Good news for people with Type-1 diabetes! A new automated software system, which lets them customizes the treatment and automatically adjusts the insulin levels, has just been approved for use by the Food and Drug Administration. It will reach patients in January 2020.
Tandem Diabetes Care has engineered the technology, called Control-IQ. The device is an integration of blood glucose sensors and insulin pumps that automatically increases, decreases, or stops the delivery of insulin in response to the glucose levels for people with Type 1 diabetes. People with this type of diabetes do not produce insulin, a hormone that controls and regulates blood sugar (glucose); therefore, they need to consume it from an external source every day. The current scenario is that many patients have to manually adjust and readjust the amount of insulin they receive throughout the day. The new Control-IQ uses a closed-loop system, which adjusts the input automatically upon a change in output. Thus, allowing the users to rely on the device rather than taking insulin manually.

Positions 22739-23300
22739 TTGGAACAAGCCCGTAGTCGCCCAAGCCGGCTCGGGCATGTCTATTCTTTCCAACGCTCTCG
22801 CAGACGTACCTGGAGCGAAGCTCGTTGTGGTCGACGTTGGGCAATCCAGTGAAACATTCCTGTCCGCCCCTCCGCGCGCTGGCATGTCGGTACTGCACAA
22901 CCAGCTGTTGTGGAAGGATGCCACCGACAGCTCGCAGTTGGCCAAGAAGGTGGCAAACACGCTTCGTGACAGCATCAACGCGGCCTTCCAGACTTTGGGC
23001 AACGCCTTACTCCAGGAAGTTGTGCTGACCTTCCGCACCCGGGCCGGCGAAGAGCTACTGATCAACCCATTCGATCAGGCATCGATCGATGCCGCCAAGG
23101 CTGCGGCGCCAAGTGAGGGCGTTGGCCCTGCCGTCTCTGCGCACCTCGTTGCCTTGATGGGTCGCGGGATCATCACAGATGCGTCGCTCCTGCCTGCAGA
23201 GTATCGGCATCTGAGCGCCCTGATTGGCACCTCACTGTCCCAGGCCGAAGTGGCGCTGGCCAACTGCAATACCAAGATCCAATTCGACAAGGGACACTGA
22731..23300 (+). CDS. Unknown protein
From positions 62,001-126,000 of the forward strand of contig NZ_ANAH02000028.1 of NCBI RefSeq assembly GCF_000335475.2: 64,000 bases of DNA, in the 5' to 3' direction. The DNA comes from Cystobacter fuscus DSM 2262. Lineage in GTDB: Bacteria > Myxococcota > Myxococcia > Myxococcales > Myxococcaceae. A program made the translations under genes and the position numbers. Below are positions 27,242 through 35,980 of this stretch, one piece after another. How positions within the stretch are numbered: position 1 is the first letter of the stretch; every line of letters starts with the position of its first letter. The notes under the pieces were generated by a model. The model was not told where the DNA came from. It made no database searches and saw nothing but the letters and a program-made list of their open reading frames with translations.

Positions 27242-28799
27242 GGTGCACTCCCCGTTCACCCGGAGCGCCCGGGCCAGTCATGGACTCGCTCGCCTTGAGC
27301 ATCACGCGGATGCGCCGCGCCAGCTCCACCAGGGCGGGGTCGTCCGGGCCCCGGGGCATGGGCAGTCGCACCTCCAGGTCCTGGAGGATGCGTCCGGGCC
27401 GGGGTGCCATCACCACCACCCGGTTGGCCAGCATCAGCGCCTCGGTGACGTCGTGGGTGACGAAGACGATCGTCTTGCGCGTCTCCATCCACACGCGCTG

According to a publication in The New England Journal of Medicine; people with Type 1 diabetes using Control-IQ with Tandem’s t-slim X2 insulin pump had fewer instances of unregulated blood sugar and spent more time with blood sugar levels within their targeted range than those who manually adjusted the insulin.
Patients can Personalize their System
Other closed-loop systems have also received FDA approval. However, the software used in the Control-IQ can be “interoperable”, which means that the users are not bound to use products by Tandem Diabetes Care. They can build a personalized system using other sensors and pumps that have the same designation from the FDA.
Control-IQ can be used with Tandem Diabetes Care’s t: slim X2 insulin pump, which was approved as interoperable in February 2019, and Dexcom Inc’s G6 continuous glucose monitor, which was designated as interoperable in 2018.
The software system can automatically deliver a corrective dose of fast-acting insulin if it detects that a user’s blood sugar levels are too high. This process sets it apart from other closed-loop systems available in the market, which steadily delivers a slow dose of insulin, known as a basal rate, to keep blood sugar levels constant but don’t automatically deliver corrective doses. Medtronic, a medical device company, was the first to release a closed-loop system in the market. It is now testing an addition of the same feature to their device.
What’s even better is that the people who use Tandem’s t-slim X2 insulin pump will be automatically upgraded to the new system for free in January 2020.
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